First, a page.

Launch: 10 November 2020
Judy Chicago continues her long-running Atmospheres series, inviting global audiences to experience newly created Smoke Sculptures™ in Augmented Reality (AR).
Renowned American artist Judy Chicago’s first virtual artwork, commissioned by LAS, builds upon and continues her celebrated series Atmospheres (1968 – present). Global audiences are invited to experience this latest Smoke Sculpture™ performance in Augmented Reality (AR).
Chicago is a pioneering artist, author, feminist, educator and intellectual whose career spans five decades. She began her Atmospheres series in the late 1960s, working with pyrotechnics to produce complex firework pieces. Presented as ephemeral, site-specific performances, these works use coloured smoke intended to transform and soften the landscape. As an artist whose practice is deeply rooted in the physical experience of these works, Judy Chicago Rainbow AR marks a new stage in Chicago’s long history with pyrotechnics, working with new AR technologies to push the boundaries of the medium.
Produced in close collaboration with LAS and experience designers International Magic, Chicago created a new form of her Smoke Sculptures™, which is now brought into the digital realm. During this uncertain time when public gatherings are limited and our relationships with personal and public spaces are changing, Judy Chicago Rainbow AR is accessible to audiences wherever they are based, allowing them to have their own site-specific experience, activating and ‘beautifying’ their own surroundings.
“This work is a new way to bring the experience of my Smoke Sculptures™ to audiences around the world who might not be familiar with my long-standing efforts to soften and feminise the often-harsh, patriarchal world around us. At this moment in time, it seems even more important to offer the opportunity to bathe our environments with light, art and beauty in order to inspire hope and through a visual metaphor, suggest the possibility of positive change.”
Bringing individuals together through their experience of the work, Judy Chicago Rainbow AR unfolds as an interactive performance, releasing plumes of smoke and changing colour. Curling and billowing across the viewers’ screens, the work will invite audiences to interact with the smoke, walking through or around it. Chicago conceived the scenography for the piece and chose the colours and sequencing to offer a unique experience of her smoke performances only possible in the virtual world. The experience is accompanied by a polyphonic soundtrack, realised in collaboration with sound designer Colin Bailey, which uses soundscapes made from recordings from Judy Chicago’s work with pyrotechnician Chris Souza, of Pyro Spectaculars.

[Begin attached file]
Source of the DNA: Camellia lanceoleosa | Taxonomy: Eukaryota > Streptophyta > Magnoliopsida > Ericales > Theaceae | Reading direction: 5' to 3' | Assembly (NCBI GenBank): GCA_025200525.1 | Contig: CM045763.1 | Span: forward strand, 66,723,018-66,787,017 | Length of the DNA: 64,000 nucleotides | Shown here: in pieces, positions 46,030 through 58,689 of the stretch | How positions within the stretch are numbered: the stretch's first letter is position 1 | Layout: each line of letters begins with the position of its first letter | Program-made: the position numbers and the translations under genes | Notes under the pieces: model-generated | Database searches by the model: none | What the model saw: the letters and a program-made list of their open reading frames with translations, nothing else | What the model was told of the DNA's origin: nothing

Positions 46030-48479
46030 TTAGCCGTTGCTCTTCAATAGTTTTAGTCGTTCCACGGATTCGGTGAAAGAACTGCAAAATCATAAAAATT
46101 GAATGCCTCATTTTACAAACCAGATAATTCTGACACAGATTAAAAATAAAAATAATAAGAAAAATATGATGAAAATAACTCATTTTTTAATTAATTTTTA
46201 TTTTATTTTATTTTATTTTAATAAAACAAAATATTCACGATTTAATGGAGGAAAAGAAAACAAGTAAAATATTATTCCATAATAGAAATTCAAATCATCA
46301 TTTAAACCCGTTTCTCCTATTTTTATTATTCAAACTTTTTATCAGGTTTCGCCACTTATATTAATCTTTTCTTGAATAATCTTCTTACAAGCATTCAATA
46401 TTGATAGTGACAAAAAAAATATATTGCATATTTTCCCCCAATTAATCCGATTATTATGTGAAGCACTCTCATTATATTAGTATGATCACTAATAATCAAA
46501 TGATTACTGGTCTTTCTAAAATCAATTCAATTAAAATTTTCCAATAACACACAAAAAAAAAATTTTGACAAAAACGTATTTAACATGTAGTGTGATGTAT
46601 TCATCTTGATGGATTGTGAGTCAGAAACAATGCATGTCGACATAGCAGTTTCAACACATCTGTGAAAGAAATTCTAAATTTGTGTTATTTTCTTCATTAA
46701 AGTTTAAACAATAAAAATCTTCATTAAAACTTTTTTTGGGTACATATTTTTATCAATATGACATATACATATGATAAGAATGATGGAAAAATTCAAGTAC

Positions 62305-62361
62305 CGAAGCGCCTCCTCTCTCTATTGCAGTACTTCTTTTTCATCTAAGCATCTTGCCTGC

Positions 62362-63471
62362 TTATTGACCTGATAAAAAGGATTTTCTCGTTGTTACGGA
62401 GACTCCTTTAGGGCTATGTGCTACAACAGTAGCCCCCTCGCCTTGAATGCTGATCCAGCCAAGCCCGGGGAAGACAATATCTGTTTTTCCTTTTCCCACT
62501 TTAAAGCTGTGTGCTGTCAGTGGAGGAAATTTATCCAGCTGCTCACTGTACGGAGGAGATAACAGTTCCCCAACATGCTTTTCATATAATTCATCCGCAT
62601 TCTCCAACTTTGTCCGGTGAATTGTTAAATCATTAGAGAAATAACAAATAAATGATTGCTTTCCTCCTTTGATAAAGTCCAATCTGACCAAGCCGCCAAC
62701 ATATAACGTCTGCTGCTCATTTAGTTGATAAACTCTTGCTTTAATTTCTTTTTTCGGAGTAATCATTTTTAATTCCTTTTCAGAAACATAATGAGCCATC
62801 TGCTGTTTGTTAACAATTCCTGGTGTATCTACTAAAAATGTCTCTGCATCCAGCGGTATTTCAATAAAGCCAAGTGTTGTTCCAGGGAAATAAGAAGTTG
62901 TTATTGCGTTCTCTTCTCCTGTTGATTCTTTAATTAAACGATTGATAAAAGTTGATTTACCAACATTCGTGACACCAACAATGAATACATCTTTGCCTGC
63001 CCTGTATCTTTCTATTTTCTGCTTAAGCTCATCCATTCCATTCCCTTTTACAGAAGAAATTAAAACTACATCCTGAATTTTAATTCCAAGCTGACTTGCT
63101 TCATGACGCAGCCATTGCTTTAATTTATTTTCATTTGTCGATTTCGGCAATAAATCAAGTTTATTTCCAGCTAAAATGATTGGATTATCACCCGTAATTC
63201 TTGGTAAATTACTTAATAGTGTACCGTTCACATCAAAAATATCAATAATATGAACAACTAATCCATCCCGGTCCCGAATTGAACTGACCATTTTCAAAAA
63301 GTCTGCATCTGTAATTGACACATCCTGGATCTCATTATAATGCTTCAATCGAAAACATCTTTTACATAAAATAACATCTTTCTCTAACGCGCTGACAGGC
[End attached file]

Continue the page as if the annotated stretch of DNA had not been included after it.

Innovative new techniques were used to translate and simulate the aesthetic and unique behaviours of Chicago’s Smoke Sculptures™ inside Augmented Reality. International Magic used cutting-edge technologies including device motion, fluid smoke simulations, real-time particle systems, noise shaders and harmonic sound to create an authentic, interactive experience, unique to the viewer each time they enter the work.
Atmospheres (1968 – present)
“There was a moment when the smoke began to clear, but a haze lingered. And the whole world was feminised — if only for a moment.”
The devices supported are iPhone 8 and above, and Samsung Galaxy S8 or equivalent. The App requires a phone with a minimum of 4GB of memory and Apple iOS 11 or Android 8.0 Oreo (API 24) operating system.
Artist: Judy Chicago
Head of Programmes: Amira Gad, LAS
Communications Assistant: Selin Şahin, LAS
Creative Director: Adam Rodgers, International Magic
Producer: Ben McKinnon, International Magic
Art Director: Agnete Morell, International Magic
Developer: Jonathan Landon, International Magic
Sound Designer: Colin Bailey, International Magic
Consultant: Noland Chaliha
Creative Consultant: Donald Woodman
Pyrotechnician Consultant: Chris Souza, Pyro Spectaculars
Chicago Woodman Studio LLC: Megan Schultz, Michael Apolo Gomez
“For decades, the feminist artist was pushed to the sidelines. Relevant once again, she can no longer be ignored.”
— Sasha Weiss, The New York Times